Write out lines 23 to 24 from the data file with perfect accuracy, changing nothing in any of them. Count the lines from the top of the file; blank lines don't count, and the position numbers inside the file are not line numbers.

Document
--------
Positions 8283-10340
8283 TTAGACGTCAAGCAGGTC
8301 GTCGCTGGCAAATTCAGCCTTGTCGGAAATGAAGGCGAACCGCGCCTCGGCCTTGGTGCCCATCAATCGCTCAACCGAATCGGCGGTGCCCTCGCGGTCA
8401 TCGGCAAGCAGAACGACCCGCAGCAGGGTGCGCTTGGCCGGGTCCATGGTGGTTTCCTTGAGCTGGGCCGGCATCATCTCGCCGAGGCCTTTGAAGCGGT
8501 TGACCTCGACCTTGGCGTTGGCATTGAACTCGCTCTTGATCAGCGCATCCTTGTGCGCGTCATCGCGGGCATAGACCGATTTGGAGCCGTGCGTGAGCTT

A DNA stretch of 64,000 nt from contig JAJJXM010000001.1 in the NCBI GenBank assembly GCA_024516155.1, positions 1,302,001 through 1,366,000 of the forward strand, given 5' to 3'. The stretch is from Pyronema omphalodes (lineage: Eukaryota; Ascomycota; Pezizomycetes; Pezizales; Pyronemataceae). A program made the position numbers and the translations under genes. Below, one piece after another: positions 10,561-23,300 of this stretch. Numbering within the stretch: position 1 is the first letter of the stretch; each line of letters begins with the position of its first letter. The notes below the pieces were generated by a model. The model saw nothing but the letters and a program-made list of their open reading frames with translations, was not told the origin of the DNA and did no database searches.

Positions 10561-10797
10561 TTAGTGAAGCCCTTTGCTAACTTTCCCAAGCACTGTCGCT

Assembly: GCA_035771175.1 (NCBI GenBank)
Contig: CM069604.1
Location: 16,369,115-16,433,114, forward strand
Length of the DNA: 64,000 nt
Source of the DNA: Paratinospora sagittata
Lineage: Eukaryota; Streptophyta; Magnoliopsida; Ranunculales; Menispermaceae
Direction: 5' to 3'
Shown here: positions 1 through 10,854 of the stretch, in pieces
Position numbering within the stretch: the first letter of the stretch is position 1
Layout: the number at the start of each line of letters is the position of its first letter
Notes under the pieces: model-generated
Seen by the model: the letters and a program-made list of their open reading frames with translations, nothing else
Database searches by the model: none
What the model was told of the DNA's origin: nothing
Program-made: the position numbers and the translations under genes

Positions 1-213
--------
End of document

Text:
Program-made: the position numbers and the translations under genes

Positions 1-213